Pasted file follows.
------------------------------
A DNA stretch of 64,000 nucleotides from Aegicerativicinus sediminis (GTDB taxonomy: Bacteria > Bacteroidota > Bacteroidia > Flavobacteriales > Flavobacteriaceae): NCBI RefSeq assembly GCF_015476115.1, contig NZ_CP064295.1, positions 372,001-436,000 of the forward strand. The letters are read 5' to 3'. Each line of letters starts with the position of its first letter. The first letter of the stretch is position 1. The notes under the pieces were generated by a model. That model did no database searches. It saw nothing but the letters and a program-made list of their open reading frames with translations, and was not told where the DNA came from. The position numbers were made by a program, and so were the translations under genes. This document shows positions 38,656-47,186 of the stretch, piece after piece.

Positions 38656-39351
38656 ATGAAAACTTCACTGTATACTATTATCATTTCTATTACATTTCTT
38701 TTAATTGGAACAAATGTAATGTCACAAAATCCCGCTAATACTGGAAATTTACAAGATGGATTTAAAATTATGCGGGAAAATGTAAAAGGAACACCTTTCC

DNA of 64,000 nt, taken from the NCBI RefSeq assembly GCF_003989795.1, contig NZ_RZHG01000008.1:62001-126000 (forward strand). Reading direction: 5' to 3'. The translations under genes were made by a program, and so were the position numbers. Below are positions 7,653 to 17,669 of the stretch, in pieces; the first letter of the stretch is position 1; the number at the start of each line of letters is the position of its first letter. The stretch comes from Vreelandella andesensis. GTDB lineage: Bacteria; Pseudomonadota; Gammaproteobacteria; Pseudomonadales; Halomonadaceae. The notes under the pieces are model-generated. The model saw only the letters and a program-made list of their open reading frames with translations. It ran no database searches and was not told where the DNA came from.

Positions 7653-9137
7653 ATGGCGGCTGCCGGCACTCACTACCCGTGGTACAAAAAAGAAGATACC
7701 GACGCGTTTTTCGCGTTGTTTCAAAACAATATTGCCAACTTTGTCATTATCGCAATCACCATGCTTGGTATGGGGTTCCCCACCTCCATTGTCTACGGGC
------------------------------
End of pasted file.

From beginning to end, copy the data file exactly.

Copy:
A DNA stretch of 64,000 nucleotides from Aegicerativicinus sediminis (GTDB taxonomy: Bacteria > Bacteroidota > Bacteroidia > Flavobacteriales > Flavobacteriaceae): NCBI RefSeq assembly GCF_015476115.1, contig NZ_CP064295.1, positions 372,001-436,000 of the forward strand. The letters are read 5' to 3'. Each line of letters starts with the position of its first letter. The first letter of the stretch is position 1. The notes under the pieces were generated by a model. That model did no database searches. It saw nothing but the letters and a program-made list of their open reading frames with translations, and was not told where the DNA came from. The position numbers were made by a program, and so were the translations under genes. This document shows positions 38,656-47,186 of the stretch, piece after piece.

Positions 38656-39351
38656 ATGAAAACTTCACTGTATACTATTATCATTTCTATTACATTTCTT
38701 TTAATTGGAACAAATGTAATGTCACAAAATCCCGCTAATACTGGAAATTTACAAGATGGATTTAAAATTATGCGGGAAAATGTAAAAGGAACACCTTTCC

DNA of 64,000 nt, taken from the NCBI RefSeq assembly GCF_003989795.1, contig NZ_RZHG01000008.1:62001-126000 (forward strand). Reading direction: 5' to 3'. The translations under genes were made by a program, and so were the position numbers. Below are positions 7,653 to 17,669 of the stretch, in pieces; the first letter of the stretch is position 1; the number at the start of each line of letters is the position of its first letter. The stretch comes from Vreelandella andesensis. GTDB lineage: Bacteria; Pseudomonadota; Gammaproteobacteria; Pseudomonadales; Halomonadaceae. The notes under the pieces are model-generated. The model saw only the letters and a program-made list of their open reading frames with translations. It ran no database searches and was not told where the DNA came from.

Positions 7653-9137
7653 ATGGCGGCTGCCGGCACTCACTACCCGTGGTACAAAAAAGAAGATACC
7701 GACGCGTTTTTCGCGTTGTTTCAAAACAATATTGCCAACTTTGTCATTATCGCAATCACCATGCTTGGTATGGGGTTCCCCACCTCCATTGTCTACGGGC